Tuesday, May 23, 2017

Spring 2017 report to the Computer Conservation Society

Doron Swade gave an update on Plan 28 to the Computer Conservation Society on May 19 as follows:

Excellent progress to report on the database for the Babbage technical archive. Tim Robinson in the US has produced a searchable database of all catalogued material with related content fully cross-referenced. Each item links directly to the corresponding Science Museum catalogue entry and to the recently available (low resolution) online scans of the originals. This work covers all technical drawings and related Notations (there are some 2,200 Notations for the Analytical Engine). A small amount of material that is known to exist but that is not yet in the Science Museum catalogue remains yet to be done.

Back in London I have completed a review of the 26 volumes of Babbage’s Scribbling Books – Babbage’s scratchpad daybooks. The Scribbling Books comprise 8,100 folio sides each of which has been examined for relevant content. The specific purpose of this review was to identify all material specifically relating to the Mechanical Notation, Babbage’s language of signs and symbols that he used to describe and specify his engines. At the same time other content relating to known unresolved questions was logged. The logs are intended as a retrieval and navigation tool to support ongoing research into the notational language with a view to further decoding the Analytical Engine designs.
It is thought to be only the third time in history that the set of Scribbling Books has been gone through in their entirety. The only known precedents for this are the work of the late Bruce Collier, and the late Allan Bromley in the late 1960s and 70s.

The next step on the main database is to systematically go through the Scribbling Books and extract all cross references, tag subject content and transcribe significant material. This process is expected to be completed by the end of the year.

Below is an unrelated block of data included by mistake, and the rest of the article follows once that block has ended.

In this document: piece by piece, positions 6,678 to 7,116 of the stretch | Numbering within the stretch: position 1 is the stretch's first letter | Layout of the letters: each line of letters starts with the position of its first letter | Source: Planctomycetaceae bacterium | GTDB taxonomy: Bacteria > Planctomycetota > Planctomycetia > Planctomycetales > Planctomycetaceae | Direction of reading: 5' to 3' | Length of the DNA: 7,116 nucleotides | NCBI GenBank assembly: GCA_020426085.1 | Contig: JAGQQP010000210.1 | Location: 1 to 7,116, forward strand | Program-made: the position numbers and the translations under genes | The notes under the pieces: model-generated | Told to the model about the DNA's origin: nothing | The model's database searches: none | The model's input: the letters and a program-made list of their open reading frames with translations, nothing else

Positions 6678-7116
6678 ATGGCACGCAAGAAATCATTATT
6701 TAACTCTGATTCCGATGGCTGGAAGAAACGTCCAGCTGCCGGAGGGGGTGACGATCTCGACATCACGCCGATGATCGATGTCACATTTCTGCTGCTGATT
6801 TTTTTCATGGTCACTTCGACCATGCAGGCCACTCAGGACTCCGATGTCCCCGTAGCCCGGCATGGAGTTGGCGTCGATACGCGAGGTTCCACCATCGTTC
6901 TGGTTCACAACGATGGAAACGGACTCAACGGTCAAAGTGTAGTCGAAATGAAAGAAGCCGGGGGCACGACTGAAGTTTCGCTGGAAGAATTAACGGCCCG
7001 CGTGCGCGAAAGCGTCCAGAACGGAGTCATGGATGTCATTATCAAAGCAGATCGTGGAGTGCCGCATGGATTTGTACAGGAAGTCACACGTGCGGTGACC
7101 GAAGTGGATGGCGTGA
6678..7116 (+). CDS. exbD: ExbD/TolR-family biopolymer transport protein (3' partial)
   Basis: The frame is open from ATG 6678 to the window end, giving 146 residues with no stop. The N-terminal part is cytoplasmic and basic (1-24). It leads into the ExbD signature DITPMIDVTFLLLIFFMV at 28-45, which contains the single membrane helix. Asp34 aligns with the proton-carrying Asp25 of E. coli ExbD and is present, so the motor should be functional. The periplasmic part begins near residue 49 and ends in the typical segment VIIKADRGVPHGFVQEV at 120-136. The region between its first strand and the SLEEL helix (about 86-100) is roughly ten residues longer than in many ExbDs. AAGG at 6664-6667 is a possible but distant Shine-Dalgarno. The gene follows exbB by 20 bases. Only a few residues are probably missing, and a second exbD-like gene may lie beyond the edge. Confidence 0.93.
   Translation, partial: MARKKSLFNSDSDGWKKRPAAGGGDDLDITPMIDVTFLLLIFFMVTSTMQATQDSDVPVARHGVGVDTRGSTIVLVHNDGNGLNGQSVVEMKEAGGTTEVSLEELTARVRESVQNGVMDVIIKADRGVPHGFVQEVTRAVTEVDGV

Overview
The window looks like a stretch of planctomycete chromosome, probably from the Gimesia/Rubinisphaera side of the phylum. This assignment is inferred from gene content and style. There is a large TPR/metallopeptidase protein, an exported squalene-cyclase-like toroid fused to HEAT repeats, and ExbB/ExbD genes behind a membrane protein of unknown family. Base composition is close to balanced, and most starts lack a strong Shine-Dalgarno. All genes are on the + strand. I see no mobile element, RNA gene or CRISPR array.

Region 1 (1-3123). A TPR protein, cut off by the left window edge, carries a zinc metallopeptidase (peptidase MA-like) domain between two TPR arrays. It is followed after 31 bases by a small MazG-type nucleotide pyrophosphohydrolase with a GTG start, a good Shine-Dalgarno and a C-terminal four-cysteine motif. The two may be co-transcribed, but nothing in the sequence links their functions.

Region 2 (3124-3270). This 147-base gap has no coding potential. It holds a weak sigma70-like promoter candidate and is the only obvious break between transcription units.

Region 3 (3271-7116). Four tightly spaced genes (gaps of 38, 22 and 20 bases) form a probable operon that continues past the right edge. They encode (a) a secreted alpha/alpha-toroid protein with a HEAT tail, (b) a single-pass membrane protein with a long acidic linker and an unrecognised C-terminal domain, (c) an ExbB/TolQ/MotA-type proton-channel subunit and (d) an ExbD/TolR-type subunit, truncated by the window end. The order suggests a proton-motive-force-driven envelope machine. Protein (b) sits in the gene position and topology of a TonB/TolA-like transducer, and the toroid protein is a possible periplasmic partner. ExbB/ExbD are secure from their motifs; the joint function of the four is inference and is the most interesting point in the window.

Doron Swade

6 comments:

  1. Will Tim Robinson's database be made publicly available?

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  2. Very exciting news! I'm so happy that work is progressing, I would dearly love to be able to gain a better understanding of Babbage's vision from my albeit limited perspective.

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  3. I'm working on an attenpt to construct the AE, not in real life, but in a good 3d physics environment. I'm sure there would be a good crossover between the real world AE (Excited!) and any small steps I may be able to make with regards to simulated physics.

    My main problem at the moentn is I don't have access to the detailed designs, will be become available?

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  4. The Science Museum has digitized all the plans and is making them available online. You should be able to access them all here: http://collection.sciencemuseum.org.uk/documents/aa110000003/the-babbage-papers

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  5. Thanks John. I've also read and watched a load of your previous material, and looked at previous visualisations (including by the multi-talented Sydney Padua)

    Still lots of gaps though!

    My idea was not to simply have a 3d model which visually represented the mechanics, but to use a modern mesh-collision physics engine with friction, momentum, etc to provide an actual working model where gears actually push against levers and springs actually spring back (rather than just programming a model to behave this way visually)

    I'm actually re-writing my engine at the moment to cater for quick and easy generation of meshed-components with enough resolution to work for intricate mechanisms - mesh density matters when it comes to frictional forces, torques, levegage etc.

    If you don't mind, I'll post any progress here.

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  6. Might be best if you dropped me an email (plan28 AT jgc . org). More than happy for you to post whatever you want here!

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